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Montrealers barred from counseling outside abortion facilities for six months as they await ruling

In that time, thousands of women will have abortions at the Femina and Morgentaler facilities, says the pro-life group.
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By Steve Weatherbe

By Steve Weatherbe

MONTREAL, June 22, 2015 (LifeSiteNews) -- Pro-lifers will be prevented from intervening legally outside two Montreal abortion facilities for up to another six months by a judge delaying her ruling in an injunction hearing.

In that time, thousands of women will enter the Femina and Morgentaler facilities in the same downtown Montreal building with life in their wombs, and leave with that life destroyed, Georges Buscemi, the head of Campagne Quebec-Vie, told LifeSiteNews.

Campagne Quebec-Vie was in court last week to remove a provisional injunction stopping pro-life sidewalk counselors from offering pamphlets to clients of two abortion facilities, and to prevent its replacement with a “temporary” injunction that could last 30 years.

In fact, for the last 30 years, a temporary injunction kept pro-lifers across the street from the Morgentaler clinic in its former location. It was imposed because the clinic was able to persuade the court that irreparable injury would be done if it was not, leaving to a later full-scale trial the question of whether the pro-lifers nonetheless had a constitutional right to stand near the clinic entrance.

“The pro-lifers then didn’t have the resources to go back to court, so the temporary injunction stood for all those years,” said Buscemi. Late last year, however, the Morgentaler facility moved downtown, where the location-specific injunction couldn’t prevent CQV from picketing up close.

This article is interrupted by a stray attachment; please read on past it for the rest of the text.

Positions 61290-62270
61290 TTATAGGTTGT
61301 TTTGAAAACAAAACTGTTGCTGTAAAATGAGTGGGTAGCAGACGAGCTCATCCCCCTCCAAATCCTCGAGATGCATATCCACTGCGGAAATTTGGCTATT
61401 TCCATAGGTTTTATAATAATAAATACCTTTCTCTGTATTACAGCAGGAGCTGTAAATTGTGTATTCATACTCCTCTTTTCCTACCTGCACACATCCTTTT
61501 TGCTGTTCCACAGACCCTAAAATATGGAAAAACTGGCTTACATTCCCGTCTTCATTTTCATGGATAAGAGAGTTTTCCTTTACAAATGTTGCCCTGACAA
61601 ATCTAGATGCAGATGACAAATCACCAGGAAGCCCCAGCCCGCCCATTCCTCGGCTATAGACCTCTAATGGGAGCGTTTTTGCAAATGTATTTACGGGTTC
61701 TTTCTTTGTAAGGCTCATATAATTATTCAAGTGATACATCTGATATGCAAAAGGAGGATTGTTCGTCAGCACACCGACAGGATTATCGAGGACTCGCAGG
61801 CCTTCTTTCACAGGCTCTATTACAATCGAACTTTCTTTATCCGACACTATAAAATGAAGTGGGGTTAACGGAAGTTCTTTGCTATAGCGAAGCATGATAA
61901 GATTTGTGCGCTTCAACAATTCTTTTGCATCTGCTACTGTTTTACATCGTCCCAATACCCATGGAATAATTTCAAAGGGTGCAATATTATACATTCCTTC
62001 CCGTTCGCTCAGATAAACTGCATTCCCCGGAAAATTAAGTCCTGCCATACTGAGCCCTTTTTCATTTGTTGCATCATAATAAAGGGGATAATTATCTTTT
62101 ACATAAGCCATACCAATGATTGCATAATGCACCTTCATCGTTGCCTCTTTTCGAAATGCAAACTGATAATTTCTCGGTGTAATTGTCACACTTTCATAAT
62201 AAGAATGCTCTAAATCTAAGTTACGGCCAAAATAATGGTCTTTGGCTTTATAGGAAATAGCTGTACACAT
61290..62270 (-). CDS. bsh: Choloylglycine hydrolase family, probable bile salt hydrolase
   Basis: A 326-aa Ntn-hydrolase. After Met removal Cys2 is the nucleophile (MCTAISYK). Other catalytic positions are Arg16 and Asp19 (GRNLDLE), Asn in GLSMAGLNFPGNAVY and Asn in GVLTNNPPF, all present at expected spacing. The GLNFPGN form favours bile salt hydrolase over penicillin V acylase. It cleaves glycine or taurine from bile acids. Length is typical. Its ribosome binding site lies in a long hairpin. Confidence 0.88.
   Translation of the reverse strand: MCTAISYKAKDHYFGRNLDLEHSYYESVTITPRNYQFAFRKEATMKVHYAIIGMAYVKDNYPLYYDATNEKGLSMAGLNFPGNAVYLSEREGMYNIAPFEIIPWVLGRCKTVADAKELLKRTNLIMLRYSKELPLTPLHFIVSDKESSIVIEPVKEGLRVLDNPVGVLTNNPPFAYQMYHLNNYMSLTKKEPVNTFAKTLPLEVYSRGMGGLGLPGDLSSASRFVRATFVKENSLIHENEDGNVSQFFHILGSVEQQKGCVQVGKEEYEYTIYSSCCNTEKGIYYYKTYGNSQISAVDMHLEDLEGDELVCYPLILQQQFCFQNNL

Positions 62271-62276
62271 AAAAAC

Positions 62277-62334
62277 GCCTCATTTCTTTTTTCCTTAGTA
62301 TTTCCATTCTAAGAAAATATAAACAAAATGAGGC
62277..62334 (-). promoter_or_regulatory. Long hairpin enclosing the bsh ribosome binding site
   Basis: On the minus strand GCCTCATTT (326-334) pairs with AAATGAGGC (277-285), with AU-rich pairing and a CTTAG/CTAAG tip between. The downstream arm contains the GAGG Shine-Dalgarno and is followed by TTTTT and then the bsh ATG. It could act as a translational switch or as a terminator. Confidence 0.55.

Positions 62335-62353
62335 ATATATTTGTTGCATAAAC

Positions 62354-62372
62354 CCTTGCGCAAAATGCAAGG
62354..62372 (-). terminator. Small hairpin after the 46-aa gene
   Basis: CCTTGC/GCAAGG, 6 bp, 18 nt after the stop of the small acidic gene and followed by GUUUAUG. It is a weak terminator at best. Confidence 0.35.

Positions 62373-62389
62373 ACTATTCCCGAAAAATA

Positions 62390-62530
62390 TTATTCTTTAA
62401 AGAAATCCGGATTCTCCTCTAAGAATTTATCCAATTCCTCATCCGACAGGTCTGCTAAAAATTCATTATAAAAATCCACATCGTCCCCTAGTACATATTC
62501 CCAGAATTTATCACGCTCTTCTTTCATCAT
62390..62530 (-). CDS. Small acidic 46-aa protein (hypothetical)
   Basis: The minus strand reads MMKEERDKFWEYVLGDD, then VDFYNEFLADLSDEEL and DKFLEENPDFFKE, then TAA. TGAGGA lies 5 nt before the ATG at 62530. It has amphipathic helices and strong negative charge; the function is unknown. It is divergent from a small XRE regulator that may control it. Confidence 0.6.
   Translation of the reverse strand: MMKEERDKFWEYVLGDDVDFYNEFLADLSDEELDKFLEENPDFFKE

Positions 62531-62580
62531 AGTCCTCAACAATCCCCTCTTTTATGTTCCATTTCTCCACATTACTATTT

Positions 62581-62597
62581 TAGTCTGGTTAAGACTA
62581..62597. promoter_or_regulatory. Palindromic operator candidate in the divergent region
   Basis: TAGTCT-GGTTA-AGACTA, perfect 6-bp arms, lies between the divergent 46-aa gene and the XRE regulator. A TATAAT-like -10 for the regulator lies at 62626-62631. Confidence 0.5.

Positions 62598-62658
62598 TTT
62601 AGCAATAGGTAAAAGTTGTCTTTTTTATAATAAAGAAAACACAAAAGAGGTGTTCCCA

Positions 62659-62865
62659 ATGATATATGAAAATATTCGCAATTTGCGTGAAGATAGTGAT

CQV agreed to a short-term provisional court order sending its volunteers back across the street until a full hearing for a temporary (but potentially endless) injunction could be held. This happened last week, with the clinics arguing that violent behavior by extremists identifying with the pro-life cause in the United States and elsewhere in Canada many years in the past raised a legitimate concern in today’s Montreal.

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“Three deaths of abortion workers in 30 years,” said Buscemi. “In that time millions of unborn babies have been killed.” Buscemi said he knew of no violence in Quebec.

The pro-life side produced affidavits from a doctor about the health risks of abortion and from several women who had had abortions at the Morgentaler Clinic and then serious medical complications resulting from them, without ever being warned by clinic staff.

Though only affidavit evidence was expected, Buscemi himself was called in to testify after the clinics’ lawyer entered as evidence a letter to supporters containing Christian religious imagery. “They wanted to show I was a crazy religious person and so more likely to commit violence.”

The judge gave herself six months to decide on the injunction.


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